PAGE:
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Teen-produced PSA warns about 'choking game'

A Raleigh high school student is trying to warn teenagers about the dangers of the "choking game," after her childhood friend died from the game.

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RALEIGH, N.C. — A Raleigh high school student is trying to warn teenagers about the dangers of the "choking game" that killed her childhood friend.

Kris Marceno, a sophomore at Enloe High School, died Nov. 2 playing the "choking game" in which someone asphyxiates himself or herself or chokes a friend to the point of passing out. The oxygen deprivation is believed to produce a euphoric high.

Raleigh Charter High School sophomore Sarah Huck wrote, directed and is producing a public service announcement to highlight the dangers of the "choking game."

Marceno, 15, had tied an electrical cord around his neck and attached the end to a bunk bed.

"In three minutes of playing this game, you can have sufficient brain damage – and in four minutes you can die," Huck said.

"He was funny, outgoing, the life of the party, a great son," Bobbi Jo Marceno said of her son.

His mother said she never suspected her son of trying to play such a dangerous game, but said his friends have since told her they even try to choke each other at school.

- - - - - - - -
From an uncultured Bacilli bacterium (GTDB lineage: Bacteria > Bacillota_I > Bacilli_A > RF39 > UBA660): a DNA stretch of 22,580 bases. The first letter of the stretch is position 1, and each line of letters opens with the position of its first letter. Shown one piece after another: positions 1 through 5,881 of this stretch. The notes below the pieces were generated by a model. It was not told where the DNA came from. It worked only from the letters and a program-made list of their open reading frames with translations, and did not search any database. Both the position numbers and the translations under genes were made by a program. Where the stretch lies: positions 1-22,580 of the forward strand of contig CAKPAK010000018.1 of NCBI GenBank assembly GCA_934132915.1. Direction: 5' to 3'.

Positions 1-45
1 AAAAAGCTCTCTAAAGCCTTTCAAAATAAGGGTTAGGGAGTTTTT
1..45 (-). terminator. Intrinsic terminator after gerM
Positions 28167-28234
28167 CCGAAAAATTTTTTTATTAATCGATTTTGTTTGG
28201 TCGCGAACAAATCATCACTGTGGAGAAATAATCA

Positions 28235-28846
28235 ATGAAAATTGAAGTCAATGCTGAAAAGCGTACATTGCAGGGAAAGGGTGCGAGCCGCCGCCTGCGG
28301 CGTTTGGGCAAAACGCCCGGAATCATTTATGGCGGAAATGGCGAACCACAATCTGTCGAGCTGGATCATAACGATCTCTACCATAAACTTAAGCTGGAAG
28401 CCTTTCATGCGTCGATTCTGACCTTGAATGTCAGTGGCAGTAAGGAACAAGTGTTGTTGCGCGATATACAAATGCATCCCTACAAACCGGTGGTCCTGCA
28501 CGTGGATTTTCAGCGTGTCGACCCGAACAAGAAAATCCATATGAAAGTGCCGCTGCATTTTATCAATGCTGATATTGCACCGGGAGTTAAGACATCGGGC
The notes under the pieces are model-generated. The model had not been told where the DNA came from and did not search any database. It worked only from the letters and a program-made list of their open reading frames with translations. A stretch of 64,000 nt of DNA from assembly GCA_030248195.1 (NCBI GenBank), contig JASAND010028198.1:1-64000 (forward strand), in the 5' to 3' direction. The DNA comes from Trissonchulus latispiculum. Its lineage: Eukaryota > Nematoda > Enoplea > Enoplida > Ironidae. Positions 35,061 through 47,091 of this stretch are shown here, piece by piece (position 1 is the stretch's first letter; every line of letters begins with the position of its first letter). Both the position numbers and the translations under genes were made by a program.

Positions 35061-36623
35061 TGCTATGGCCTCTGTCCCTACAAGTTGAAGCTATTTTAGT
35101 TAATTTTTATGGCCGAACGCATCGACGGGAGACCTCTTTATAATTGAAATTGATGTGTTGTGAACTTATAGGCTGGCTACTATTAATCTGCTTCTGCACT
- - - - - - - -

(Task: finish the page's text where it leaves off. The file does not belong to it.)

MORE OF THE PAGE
"Kids at school had seen him do it, playing around at school," she said.

Huck's "What Can You Do in 3 Minutes?" aims to serve as a lesson to other teens while raising awareness about the "choking game" among parents.

"Hopefully, it will save some kids. And the parents will watch it and maybe there are some signs that their kids are doing it," Huck said.

Huck's production team donated their time and talents to the effort. The PSA was cast with teenage actors, many of whom were friends of Kris.

Huck hopes local TV stations will air the PSA, and she also plans to post it on YouTube.com and Facebook.com upon completion in mid-May.

According to the federal Centers for Disease Control and Prevention, 82 youths nationwide have died since 1995 while playing the "choking game." Most of the victims were teenage boys.


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